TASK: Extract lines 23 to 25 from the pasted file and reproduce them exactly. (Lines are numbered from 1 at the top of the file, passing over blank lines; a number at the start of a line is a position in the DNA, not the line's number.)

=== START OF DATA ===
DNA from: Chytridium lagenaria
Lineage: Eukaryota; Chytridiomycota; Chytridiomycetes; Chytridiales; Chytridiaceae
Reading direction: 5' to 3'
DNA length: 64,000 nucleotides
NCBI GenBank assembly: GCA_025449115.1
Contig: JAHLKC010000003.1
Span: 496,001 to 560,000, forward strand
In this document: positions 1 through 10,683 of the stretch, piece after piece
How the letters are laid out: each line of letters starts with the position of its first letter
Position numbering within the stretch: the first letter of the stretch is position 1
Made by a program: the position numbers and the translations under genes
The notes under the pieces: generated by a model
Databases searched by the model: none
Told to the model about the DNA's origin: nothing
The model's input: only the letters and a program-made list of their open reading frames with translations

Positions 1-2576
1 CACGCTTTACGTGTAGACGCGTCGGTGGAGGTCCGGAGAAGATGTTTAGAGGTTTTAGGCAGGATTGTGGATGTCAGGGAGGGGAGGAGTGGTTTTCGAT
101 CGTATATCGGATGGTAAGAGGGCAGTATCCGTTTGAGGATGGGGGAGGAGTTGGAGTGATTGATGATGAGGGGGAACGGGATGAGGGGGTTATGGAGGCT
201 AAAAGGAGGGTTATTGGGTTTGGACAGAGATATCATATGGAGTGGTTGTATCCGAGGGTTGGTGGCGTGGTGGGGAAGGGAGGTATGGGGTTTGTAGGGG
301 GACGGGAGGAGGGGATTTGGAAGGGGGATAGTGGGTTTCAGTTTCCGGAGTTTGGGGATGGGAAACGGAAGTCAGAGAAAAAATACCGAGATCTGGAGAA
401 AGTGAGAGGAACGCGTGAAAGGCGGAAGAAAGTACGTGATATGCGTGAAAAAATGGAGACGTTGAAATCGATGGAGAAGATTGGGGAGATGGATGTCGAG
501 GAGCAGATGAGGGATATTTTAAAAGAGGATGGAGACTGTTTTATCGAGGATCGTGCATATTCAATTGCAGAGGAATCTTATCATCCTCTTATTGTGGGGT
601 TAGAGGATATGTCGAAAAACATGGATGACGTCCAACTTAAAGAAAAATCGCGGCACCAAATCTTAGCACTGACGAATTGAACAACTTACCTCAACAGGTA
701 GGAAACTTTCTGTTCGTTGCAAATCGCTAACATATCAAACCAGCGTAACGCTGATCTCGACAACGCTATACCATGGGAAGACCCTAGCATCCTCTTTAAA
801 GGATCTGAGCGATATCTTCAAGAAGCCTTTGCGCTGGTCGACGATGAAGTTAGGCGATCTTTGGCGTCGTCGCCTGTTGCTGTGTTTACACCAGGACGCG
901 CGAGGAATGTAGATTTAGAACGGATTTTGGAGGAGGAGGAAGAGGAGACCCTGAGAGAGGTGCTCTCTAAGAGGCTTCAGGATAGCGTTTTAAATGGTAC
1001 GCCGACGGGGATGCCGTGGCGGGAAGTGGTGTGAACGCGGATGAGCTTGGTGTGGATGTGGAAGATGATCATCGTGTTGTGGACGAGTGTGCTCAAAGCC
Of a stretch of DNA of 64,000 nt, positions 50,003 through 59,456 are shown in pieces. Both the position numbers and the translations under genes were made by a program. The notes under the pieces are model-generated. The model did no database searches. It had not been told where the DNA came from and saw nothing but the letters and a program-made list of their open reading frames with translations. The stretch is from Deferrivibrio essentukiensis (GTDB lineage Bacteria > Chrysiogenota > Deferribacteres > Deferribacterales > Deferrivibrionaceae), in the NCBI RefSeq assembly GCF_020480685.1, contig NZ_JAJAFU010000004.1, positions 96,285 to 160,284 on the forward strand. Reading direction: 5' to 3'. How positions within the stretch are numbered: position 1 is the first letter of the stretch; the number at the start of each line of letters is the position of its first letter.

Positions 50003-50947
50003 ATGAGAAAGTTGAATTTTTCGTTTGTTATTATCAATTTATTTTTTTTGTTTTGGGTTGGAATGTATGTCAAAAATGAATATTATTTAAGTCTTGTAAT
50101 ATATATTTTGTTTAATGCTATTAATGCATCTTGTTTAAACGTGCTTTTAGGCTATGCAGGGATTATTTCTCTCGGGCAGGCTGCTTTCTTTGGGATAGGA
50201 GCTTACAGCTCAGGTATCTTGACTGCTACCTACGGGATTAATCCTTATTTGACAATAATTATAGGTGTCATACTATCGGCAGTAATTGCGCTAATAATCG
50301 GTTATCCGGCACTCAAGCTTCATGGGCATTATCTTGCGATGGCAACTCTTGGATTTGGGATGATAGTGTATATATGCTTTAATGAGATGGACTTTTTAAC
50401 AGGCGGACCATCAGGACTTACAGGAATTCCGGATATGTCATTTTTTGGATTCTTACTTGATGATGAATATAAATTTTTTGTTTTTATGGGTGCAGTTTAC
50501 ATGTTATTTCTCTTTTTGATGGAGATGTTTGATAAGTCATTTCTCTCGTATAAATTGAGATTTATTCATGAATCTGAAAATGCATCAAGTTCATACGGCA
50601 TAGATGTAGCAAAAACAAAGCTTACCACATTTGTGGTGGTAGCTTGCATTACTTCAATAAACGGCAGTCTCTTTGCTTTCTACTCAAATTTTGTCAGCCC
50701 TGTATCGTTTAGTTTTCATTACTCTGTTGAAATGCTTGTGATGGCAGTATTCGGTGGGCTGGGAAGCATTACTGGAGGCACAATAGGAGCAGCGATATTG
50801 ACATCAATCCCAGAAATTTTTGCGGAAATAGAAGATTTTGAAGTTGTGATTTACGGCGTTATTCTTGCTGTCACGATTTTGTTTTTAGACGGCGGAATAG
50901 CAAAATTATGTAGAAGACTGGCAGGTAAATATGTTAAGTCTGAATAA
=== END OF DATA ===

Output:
601 TAGAGGATATGTCGAAAAACATGGATGACGTCCAACTTAAAGAAAAATCGCGGCACCAAATCTTAGCACTGACGAATTGAACAACTTACCTCAACAGGTA
701 GGAAACTTTCTGTTCGTTGCAAATCGCTAACATATCAAACCAGCGTAACGCTGATCTCGACAACGCTATACCATGGGAAGACCCTAGCATCCTCTTTAAA
801 GGATCTGAGCGATATCTTCAAGAAGCCTTTGCGCTGGTCGACGATGAAGTTAGGCGATCTTTGGCGTCGTCGCCTGTTGCTGTGTTTACACCAGGACGCG